The Importance of Sustaining Oceanographic Biogeochemical Time-Series Programs

Sunday, 15 February 2015: 10:00 AM-11:30 AM
Room 220C (San Jose Convention Center)
Laura Lorenzoni, University of South Florida, St. Petersburg, FL
Today, there are ›160 ship-based biogeochemical time-series around the world, the longest a few decades old. Observations from these remarkable platforms have led to a better understanding about ocean processes and ecosystem variability. They are one of the most valuable tools available to characterize and quantify ocean carbon fluxes, productivity, biodiversity, and how these are linked to our changing climate. Time-series have detected significant changes in the ecology and biogeochemistry of our global oceans, from reductions in oxygen concentrations and changes in ocean acidity, to plummeting fish abundances related to ecological shifts. Coastal time-series are already observing shifts in the timing and magnitude of the delivery of dissolved and particular organic carbon from land. Ongoing observations will allow for more accurate forecasting on how the predicted intensification of the global hydrologic cycle will alter organic matter fluxes on continental margins. Time-series have also put under the microscope microorganisms living in the ocean. Together, these discoveries have reshaped our understanding of biogeochemical fluxes in the ocean.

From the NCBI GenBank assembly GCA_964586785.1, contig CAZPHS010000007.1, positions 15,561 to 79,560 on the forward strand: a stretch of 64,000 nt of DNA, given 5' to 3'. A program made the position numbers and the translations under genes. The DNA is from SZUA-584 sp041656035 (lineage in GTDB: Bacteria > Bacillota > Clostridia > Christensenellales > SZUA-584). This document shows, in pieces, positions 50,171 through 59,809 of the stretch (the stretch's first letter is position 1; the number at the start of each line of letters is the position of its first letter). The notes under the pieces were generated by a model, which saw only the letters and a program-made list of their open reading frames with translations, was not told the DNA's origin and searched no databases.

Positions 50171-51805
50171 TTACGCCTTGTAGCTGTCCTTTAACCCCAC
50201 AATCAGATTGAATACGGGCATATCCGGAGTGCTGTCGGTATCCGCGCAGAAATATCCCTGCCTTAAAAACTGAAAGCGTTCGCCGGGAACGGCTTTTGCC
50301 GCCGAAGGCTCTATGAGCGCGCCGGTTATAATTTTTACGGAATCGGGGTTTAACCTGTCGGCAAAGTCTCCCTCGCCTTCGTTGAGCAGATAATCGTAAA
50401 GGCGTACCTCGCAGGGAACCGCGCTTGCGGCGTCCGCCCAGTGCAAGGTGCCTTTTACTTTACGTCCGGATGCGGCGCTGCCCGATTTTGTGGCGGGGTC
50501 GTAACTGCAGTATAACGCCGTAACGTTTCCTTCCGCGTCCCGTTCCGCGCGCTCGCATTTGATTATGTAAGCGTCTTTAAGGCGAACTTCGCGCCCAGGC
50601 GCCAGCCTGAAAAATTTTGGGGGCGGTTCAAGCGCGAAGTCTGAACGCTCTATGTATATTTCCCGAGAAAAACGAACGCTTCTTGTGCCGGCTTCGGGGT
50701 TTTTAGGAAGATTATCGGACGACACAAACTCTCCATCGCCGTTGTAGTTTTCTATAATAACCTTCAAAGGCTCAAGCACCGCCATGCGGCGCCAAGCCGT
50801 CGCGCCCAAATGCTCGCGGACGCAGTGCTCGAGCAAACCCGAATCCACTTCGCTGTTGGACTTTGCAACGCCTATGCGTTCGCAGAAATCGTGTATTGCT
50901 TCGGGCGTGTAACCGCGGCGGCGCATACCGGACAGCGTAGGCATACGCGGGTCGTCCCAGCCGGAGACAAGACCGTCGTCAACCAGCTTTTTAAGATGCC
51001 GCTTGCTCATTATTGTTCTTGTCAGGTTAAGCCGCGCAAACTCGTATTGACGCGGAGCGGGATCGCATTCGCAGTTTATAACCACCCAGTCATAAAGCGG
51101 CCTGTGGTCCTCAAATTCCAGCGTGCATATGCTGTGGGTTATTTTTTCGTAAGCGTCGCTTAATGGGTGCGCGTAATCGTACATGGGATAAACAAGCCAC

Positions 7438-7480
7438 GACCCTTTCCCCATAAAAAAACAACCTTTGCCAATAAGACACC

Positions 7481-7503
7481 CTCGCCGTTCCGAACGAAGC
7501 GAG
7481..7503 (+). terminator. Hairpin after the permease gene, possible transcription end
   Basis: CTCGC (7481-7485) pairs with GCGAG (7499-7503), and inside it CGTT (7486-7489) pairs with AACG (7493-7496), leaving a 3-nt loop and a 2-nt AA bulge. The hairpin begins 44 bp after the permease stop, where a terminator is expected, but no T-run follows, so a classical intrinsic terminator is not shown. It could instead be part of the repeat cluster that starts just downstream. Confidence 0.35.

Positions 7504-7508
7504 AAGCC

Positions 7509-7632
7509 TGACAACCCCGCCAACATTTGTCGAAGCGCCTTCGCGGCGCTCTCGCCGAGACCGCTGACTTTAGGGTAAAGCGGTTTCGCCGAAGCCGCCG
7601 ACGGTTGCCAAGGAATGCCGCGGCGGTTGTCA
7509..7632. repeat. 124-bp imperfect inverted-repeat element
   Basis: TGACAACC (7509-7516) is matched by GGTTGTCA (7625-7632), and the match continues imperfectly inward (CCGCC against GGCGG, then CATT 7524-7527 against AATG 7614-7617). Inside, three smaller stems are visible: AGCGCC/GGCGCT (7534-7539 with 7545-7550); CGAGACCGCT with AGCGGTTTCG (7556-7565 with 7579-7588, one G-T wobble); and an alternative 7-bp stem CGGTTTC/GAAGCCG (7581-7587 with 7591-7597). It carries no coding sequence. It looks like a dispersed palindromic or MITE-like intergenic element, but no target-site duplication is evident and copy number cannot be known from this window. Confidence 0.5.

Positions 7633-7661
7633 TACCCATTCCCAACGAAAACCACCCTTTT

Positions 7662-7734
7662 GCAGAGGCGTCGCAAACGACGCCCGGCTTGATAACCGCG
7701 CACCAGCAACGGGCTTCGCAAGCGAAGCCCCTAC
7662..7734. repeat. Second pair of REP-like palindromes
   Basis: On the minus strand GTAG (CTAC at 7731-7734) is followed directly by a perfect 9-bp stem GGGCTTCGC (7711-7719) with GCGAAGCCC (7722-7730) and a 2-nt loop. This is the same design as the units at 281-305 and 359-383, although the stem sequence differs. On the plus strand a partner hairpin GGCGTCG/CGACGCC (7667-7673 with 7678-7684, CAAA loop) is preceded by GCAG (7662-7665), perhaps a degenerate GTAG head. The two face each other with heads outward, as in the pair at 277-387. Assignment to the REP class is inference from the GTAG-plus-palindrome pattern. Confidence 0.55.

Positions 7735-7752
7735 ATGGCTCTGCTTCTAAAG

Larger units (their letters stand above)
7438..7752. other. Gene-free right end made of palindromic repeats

Time-series are critical in differentiating between natural climate variability and changes induced by anthropogenic forcing. It has been suggested that, to discern shifts resulting from climate change, regular observations of ›20 years are needed. While the number of ship-based sites seems impressive, many ecosystems are not being sampled. The cost of maintaining sites is a significant factor in the success of a time-series, and even well-established sites, such as CARIACO, CalCOFI, ESTOC, DYFAMED, Station P, BATS and HOT, face uncertain funding futures. To ensure the continuation of time-series, it is increasingly important that their scientific objectives be linked to benefits that their data can offer to society. Initiatives, such as the Global Ocean Observing System, will help define and integrate observations, data analysis, and modeling of the ocean. By pooling together time-series data from around the world, as the IGMETS effort is currently doing, it will be possible to assess changing biogeochemistry and ecosystem dynamics at regional and global scales, and to predict how future climatic conditions may affect important resources. In this presentation, we will provide an overview of some of the necessary elements needed for maintaining a ship-based, biogeochemical time-series. We will also discuss some of the remarkable scientific discoveries derived by using time-series facilities around the world.